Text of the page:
For very interesting perspective on Ryan Murphy's life's work, read this.
He frames his anti-hipsterism as a criticism of status-signaling. To a certain extent I think this is fair, but what I've always found odd about Ryan's take on all this is that he seems to classify just about any social trend as status-signaling because it's trending, and that he doesn't seem to appreciate the fact that the whole reason these things "signal" anything is that there's an affiliated value that's genuine. Perhaps the line between the two is fuzzy sometimes. Localism is a good example. It's not a status-signaling thing to like to live in a community that's interesting, diverse, and close-knit. Those are things that would be valued regardless of what sort of status they signal. There are lots of ways to participate and build up such a community, and one of those ways is through the market: buying local. Now there are other facets of the localism tendency these days that are clearly just posturing as well. Ryan, I think, tends to jumble a lot of that together and scoff at any expression of localism as a value.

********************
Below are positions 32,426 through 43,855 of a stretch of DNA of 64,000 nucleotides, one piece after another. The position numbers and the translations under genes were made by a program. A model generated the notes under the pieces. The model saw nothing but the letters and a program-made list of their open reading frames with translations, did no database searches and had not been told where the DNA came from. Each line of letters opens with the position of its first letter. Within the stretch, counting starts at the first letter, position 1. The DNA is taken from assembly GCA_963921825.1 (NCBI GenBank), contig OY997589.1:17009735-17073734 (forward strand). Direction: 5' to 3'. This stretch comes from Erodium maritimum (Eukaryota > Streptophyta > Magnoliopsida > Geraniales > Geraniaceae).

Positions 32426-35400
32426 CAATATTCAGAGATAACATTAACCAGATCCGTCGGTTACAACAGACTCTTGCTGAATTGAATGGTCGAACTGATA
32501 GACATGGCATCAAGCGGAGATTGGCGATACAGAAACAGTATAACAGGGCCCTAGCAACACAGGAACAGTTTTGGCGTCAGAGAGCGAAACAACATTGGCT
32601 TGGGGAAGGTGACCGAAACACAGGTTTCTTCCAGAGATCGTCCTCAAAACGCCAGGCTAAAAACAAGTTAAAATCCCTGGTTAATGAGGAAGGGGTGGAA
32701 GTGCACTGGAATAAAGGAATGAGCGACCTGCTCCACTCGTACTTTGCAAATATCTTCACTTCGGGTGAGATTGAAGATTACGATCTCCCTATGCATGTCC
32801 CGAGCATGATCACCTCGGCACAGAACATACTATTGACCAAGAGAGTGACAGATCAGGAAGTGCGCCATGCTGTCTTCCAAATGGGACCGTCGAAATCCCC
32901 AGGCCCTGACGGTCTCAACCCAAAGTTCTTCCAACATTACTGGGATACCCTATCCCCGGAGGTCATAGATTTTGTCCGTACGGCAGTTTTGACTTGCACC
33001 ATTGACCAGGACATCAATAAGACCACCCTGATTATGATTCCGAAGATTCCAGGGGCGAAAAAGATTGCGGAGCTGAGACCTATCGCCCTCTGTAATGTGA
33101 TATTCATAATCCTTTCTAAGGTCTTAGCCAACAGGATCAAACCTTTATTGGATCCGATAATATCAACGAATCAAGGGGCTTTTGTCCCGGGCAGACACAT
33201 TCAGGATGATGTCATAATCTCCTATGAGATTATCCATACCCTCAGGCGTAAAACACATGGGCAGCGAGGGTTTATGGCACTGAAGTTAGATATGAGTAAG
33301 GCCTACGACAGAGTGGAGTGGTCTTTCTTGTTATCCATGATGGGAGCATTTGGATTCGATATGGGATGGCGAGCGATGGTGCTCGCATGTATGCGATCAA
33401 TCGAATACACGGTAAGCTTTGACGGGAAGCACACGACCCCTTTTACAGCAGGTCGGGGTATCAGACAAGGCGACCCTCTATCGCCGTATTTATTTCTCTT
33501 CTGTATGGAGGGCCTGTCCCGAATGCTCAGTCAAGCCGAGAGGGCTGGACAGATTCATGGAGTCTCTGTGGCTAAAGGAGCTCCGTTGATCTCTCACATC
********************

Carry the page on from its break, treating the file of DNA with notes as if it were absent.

Veblen is perfect to mention as a version of Ryan from an earlier time, particularly the charge that anti-hipsters themselves share a lot of the hipsters' faults. It's hard to think of a more hipster economist than Veblen, after all, and yet as Ryan points out Veblen kicked off the whole anti-status-signaling thing. Marx isn't ironic enough. He isn't ironic at all in fact. Doug North seems grumpy where he should be blasé. Ken Boulding is in some sense, but he seems too peppy to be a hipster. I think Veblen wins this one.